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Last post Author Topic: Detecting RootKits  (Read 18140 times)

Curt

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Detecting RootKits
« on: July 06, 2007, 06:59:54 PM »
I ran 3 rootkit detectors and got 3 very different results. I could choose to write a long story here about this and tell the details, but in the end the one thing this post really is about, is How on earth dumm users like me are supposed to handle such results? If I (by accident) haven't known any better these scannings would have made me remove several perfectly harmless programs!

Resplendence RootKit Hook Analyzer 3.00's result:

RootKitAnalyzeResplendence.GIFDetecting RootKits


SysInternals RootkitRevealer 1.71 was no better:

RootKitAnalyzeSysInternals.GIFDetecting RootKits


F-Secure Blacklight Rootkit Eliminator (expire 1'st October 2007) gave the only trustworthy result: "0 files found":

RootKitAnalyzeFSecureBlackLight.pngDetecting RootKits


It would be very interesting to see if security tools like Process Guard 3.4 or Anti Hook 3.0 (or the older but free 2.6) would have prevented any of these false-positive-programs from installing! ???

You can read about the rootkit problem at Gizmo's page.
« Last Edit: July 06, 2007, 07:12:38 PM by Curt »

Lashiec

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Re: Detecting RootKits
« Reply #1 on: July 06, 2007, 07:41:48 PM »
HIPS programs you're talking about... I don't know if they would go so down in the stack. They're quite capable of detecting software trying to launch other apps, code injection and such, but with rootkits it would be another story. Who knows? If Gizmo says they would prevent them, then take his word for granted. The guy lives of that.

Besides, actual rootkits are much more sophisticated than this. I think Altiris would be something like in the league of Norton's Antivirus Recycle Bin, which intercepted the files going to the bin, and rerouted them to his own directory.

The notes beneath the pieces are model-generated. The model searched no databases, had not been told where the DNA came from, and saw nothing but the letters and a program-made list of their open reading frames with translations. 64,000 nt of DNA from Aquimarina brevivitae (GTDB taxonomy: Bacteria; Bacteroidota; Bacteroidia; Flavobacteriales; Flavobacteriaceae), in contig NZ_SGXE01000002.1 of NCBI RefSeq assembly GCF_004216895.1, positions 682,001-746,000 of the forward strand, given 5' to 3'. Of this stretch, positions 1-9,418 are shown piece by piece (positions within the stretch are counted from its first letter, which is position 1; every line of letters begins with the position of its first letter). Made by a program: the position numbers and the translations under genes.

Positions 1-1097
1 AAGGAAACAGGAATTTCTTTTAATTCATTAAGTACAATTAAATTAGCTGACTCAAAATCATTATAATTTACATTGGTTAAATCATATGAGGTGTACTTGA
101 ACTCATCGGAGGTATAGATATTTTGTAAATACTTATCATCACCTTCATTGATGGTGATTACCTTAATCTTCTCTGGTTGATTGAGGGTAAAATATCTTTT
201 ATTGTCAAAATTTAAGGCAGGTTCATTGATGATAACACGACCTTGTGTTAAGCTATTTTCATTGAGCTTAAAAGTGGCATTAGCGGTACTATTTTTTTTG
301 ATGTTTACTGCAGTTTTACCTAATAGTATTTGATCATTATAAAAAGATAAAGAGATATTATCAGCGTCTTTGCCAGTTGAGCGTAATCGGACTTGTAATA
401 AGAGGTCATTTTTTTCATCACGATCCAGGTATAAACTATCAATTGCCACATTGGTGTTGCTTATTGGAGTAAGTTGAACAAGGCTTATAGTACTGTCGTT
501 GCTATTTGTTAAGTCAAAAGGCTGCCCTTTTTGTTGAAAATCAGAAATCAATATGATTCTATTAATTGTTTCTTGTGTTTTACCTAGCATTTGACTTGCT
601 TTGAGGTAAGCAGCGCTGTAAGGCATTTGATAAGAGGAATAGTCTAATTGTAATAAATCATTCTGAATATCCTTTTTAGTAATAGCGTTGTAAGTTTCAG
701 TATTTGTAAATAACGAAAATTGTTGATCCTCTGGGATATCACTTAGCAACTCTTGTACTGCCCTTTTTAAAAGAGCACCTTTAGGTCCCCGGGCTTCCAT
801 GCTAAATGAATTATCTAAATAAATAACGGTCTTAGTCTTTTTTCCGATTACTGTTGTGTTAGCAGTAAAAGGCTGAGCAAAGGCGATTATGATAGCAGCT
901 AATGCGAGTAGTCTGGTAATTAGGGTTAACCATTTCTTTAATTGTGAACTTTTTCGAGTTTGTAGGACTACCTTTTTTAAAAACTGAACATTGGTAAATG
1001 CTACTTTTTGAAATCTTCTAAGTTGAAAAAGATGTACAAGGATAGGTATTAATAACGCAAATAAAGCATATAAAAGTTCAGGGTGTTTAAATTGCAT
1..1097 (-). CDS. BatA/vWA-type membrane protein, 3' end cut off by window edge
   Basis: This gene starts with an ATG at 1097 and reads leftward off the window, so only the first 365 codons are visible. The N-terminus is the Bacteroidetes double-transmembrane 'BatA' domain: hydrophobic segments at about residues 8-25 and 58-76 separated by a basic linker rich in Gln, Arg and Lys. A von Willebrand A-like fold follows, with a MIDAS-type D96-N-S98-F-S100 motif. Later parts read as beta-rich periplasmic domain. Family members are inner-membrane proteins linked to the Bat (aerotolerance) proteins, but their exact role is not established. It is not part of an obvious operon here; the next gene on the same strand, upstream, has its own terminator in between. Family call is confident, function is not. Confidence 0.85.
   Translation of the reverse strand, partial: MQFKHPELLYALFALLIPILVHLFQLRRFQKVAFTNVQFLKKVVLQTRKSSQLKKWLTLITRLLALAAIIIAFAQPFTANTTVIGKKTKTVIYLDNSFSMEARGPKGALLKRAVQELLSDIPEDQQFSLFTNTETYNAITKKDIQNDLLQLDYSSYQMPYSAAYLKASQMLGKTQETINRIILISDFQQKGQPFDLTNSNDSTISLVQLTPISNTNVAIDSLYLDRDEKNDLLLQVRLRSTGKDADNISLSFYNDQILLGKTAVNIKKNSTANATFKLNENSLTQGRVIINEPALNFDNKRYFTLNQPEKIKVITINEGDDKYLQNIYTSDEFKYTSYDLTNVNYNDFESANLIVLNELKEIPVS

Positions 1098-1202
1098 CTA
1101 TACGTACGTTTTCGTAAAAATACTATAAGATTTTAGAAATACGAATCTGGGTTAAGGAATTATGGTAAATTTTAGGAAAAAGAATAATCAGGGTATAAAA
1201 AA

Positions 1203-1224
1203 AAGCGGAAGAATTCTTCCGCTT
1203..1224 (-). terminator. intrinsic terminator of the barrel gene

Sysinternals tool is quite capable, but in the end, you're alone, unless you post your log in their forums. It's not easy to understand, and you've got to remove possible rootkits by yourself. I wouldn't count too much on Resplendece tool as well, this is not their field of action. F-Secure on the other hand, was (I think) one of the first scanners, but according to an article f0dder linked:

Quote
btw it's not just a coincidence that the Ad-Aware engine uses another PR crap firm F-Secure in their products for fighting with spyware. Nice simbiotic

... who knows, it could be true, or it could be some guy crying because he can't bypass F-Secure detection algorithms. Another search showed me that rootkit authors are in a rat race with security software writers, as always. WinHex could be also a helpful tool, but it's also difficult to use.

Enough senseless chit-chat. Where is f0dder? ;)
« Last Edit: July 07, 2007, 01:37:58 PM by Lashiec »

SKA

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Re: Detecting RootKits
« Reply #2 on: July 07, 2007, 01:20:09 AM »
You could try this one : Rootkit Unhooker 3.3 (dont try version 3.7):
http://rkunhooker1.n.../RkU3.30.150.400.rar

For interpreting scan results : you need to ask in Sysinternals /CastleCops /Wilders Security forums where
many experts hang out, including EP_XOff (apparent co-author of RKU).

SKA

Curt

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Re: Detecting RootKits
« Reply #3 on: July 07, 2007, 06:06:15 AM »
You could try this one : Rootkit Unhooker 3.3 (dont try version 3.7):
http://rkunhooker1.n.../RkU3.30.150.400.rar ...

Thanks a lot for pointing to RkUnhook (RkU), SKA  :up:
This Russian program (exe name: 7lSQusUji) is by far the most advanced in this group! The first scanning result is literally ready in a second (!), but the final Report took more than a hour to produce. I would like to show a screenshot of the scrolled report window, but the RkU window is not a standard GUI object that my FastStone Capture can recognize, so I will insert a fraction of the 546 KB Report text file (I have deleted 99%). Here is first a screenshot:

RkU.pngDetecting RootKits


Fraction of 546KB Report
RkUnhooker report generator v0.6
==============================================
Rootkit Unhooker kernel version: 3.30.150.400
==============================================
Windows Major Version: 5
Windows Minor Version: 1
Windows Build Number: 2600
==============================================
>SSDT State
NtAssignProcessToJobObject
Actual Address 0xF4D490B0
Hooked by: C:\Programmer\Agnitum\Outpost Firewall\kernel\Sandbox.SYS
NtClose
Actual Address 0xF4C814FC
Hooked by: C:\WINDOWS\system32\drivers\fslx.sys
NtCreateFile
Actual Address 0xF4D36460
Hooked by: C:\Programmer\Agnitum\Outpost Firewall\kernel\Sandbox.SYS
NtCreateKey
Actual Address 0xF4C80E56
Hooked by: C:\WINDOWS\system32\drivers\fslx.sys
NtCreateProcess

(part deleted)